In February, amongst Yellowstone’s geysers, the earth’s breath ascends into a frigid winter day.
I’ll lift you and you lift me, and we’ll both ascend together. — John Greenleaf Whittier
As a photographer who began with film and will end with digital, the advances in the medium’s technologies (especially computer software) have transformed it in ways I didn’t imagine even ten years ago—is it photography? Illustration? Painting? The lines have blurred; whether you believe this has been an improvement or not will determine your approach to art.
With photography, you’ve captured a moment in time – it’s that moment only – and in painting, you play with it; you manipulate how time is presented. It’s about fantasy and illusion and the creation of desire. — Mickalene Thomas
When you turn off Interstate 15, north of Las Vegas, and drive eastward to Valley of Fire State Park, you will at first wonder what all the fuss was about, the glowing reports you’ve heard of fantastic shapes and colors sprayed across the rocky landscape; as you start, the scenery is unrelentingly boring for mile upon mile. Browns, grays, and duller.
Don’t let that stretch of highway fool you. You’ll finally round a corner, about 25 miles out from the freeway, where your surprise will be sudden and complete. From there , it’s all unlimited discovery.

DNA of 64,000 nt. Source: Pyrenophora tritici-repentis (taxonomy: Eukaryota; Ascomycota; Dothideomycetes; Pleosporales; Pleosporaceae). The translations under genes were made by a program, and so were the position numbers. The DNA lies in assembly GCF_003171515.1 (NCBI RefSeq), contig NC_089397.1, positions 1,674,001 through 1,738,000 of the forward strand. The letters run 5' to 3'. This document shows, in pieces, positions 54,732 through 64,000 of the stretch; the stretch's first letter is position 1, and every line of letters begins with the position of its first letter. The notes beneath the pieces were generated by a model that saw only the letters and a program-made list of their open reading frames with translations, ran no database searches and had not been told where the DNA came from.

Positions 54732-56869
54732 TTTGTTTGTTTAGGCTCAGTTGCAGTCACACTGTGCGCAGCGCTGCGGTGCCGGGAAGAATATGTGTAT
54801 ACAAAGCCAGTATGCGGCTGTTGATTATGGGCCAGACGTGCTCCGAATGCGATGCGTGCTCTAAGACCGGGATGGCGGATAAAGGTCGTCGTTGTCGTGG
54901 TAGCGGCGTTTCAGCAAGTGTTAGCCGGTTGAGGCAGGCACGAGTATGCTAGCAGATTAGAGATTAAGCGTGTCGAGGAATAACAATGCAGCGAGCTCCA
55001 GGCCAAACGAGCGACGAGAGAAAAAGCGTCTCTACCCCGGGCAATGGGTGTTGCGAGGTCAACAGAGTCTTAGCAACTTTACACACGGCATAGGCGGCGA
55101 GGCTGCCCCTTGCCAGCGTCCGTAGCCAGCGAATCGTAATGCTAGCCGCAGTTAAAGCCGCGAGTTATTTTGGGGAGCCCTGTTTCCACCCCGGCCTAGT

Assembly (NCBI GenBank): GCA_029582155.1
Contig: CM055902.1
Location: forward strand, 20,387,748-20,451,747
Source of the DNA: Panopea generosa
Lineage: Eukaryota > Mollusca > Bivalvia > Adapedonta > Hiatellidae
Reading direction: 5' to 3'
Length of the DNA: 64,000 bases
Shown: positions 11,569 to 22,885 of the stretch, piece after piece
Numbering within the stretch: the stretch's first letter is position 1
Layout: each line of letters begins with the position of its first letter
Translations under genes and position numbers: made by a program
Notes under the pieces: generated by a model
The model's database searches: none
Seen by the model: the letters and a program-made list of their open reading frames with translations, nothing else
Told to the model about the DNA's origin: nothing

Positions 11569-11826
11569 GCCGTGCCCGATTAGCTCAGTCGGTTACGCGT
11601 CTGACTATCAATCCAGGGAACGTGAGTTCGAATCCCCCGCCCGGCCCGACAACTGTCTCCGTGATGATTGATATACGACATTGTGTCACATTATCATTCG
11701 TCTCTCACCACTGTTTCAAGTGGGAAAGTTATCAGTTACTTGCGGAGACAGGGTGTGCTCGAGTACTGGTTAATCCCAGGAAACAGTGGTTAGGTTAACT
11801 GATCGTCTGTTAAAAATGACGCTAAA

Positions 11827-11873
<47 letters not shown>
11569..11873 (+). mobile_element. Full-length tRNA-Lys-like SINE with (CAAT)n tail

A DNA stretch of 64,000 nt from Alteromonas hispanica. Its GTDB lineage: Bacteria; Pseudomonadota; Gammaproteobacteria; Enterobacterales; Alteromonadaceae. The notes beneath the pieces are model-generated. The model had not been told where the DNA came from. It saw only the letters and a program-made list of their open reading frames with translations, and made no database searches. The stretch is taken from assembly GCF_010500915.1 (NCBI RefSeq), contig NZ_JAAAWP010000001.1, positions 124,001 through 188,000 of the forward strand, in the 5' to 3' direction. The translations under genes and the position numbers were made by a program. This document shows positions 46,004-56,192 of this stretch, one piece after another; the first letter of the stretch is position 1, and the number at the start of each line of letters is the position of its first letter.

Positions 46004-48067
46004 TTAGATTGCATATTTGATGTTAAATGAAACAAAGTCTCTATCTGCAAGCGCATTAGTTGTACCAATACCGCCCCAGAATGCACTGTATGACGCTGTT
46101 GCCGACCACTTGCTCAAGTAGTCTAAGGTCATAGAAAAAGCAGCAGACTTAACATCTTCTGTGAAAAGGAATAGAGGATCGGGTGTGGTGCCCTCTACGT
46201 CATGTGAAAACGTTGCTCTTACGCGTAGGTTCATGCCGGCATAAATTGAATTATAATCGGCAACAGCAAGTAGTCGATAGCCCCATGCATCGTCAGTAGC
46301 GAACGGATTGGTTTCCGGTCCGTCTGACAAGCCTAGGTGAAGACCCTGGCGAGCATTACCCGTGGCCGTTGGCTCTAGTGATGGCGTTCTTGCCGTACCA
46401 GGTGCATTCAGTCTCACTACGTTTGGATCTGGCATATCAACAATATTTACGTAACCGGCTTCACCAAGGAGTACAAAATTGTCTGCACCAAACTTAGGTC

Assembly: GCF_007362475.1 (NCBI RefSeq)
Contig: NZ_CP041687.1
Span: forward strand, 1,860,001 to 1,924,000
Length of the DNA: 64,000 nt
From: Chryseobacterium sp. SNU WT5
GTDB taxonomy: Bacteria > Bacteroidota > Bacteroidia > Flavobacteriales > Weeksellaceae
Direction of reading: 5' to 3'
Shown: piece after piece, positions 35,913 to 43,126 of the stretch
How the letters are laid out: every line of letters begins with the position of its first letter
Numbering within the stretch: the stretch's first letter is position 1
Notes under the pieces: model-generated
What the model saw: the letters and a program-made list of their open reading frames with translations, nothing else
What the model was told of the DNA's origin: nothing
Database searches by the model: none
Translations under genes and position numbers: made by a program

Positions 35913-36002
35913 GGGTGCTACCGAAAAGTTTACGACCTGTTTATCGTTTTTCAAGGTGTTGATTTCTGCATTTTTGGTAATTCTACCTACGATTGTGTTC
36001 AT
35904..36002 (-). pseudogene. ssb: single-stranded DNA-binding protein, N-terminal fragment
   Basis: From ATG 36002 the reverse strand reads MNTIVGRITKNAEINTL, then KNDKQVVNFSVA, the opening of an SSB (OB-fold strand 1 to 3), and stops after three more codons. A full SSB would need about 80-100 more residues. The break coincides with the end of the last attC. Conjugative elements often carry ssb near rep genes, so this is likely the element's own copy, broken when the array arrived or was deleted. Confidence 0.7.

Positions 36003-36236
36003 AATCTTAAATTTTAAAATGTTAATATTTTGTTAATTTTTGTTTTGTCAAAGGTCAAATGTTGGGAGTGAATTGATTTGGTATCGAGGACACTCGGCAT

We are prone to speak of the resources of this country as inexhaustible; this is not so. —Theodore Roosevelt
In late April and early May, it is indeed easy to be green in England. There’s so much to see—curious lambs, bluebells blooming, sparkling rivers, fence stiles, country pubs, deep woods, wonderful fell views, The Lakes, ancient stone buildings, all of it seemingly divided by countless dry stone walls.
The photo gallery below barely touches on the possibilities. These were taken along the Dales Way, a fine 81-mile path from Ilkley to Bowness, on Lake Windermere. For the best information on walking in Great Britian, I recommend The Walking Englishman.
Green is the prime color of the world, and that from which its loveliness arises. —Pedro Calderon de la Barca
I will walk under a ladder, but (unless it’s very short) I won’t climb atop one. Metal, wood, plastic … whatever it’s made from doesn’t matter. It’s the balance/height combination that makes me shy away.
I almost fell from a tree when I was seven years old, though. Luckily, it was a friendly willow.
These days I usually drive up to look down.
Death Valley is famous for SCORCHING HOT weather. But at Dante’s View (above) you’ll appreciate a fleece jacket in the mornings—even in late summer. And at an elevation of 5,476 feet, you’ll feel like you are on top of the world.
The photo below was taken from Zabriskie Point. It’s much lower than Dante’s, but still able to separate the foreground/background and give depth to the view.
I’ve been a big fan always of getting my camera in different places and trying to seek the unusual vantage point. —Joe McNally
Four Corners is the only location in the United States where the borders of four states meet. Colorado, Utah, Arizona, New Mexico. Native peoples have lived in this area over thousands of years, yet it remains scarcely populated. During my brief visits I’ve felt its remoteness, especially at Hovenweep (above), and the loneliness at Ship Rock. There is beauty in every direction, but it can be hard-earned.
I love the feeling of the fresh air on my face and the wind blowing through my hair. —Evel Knievel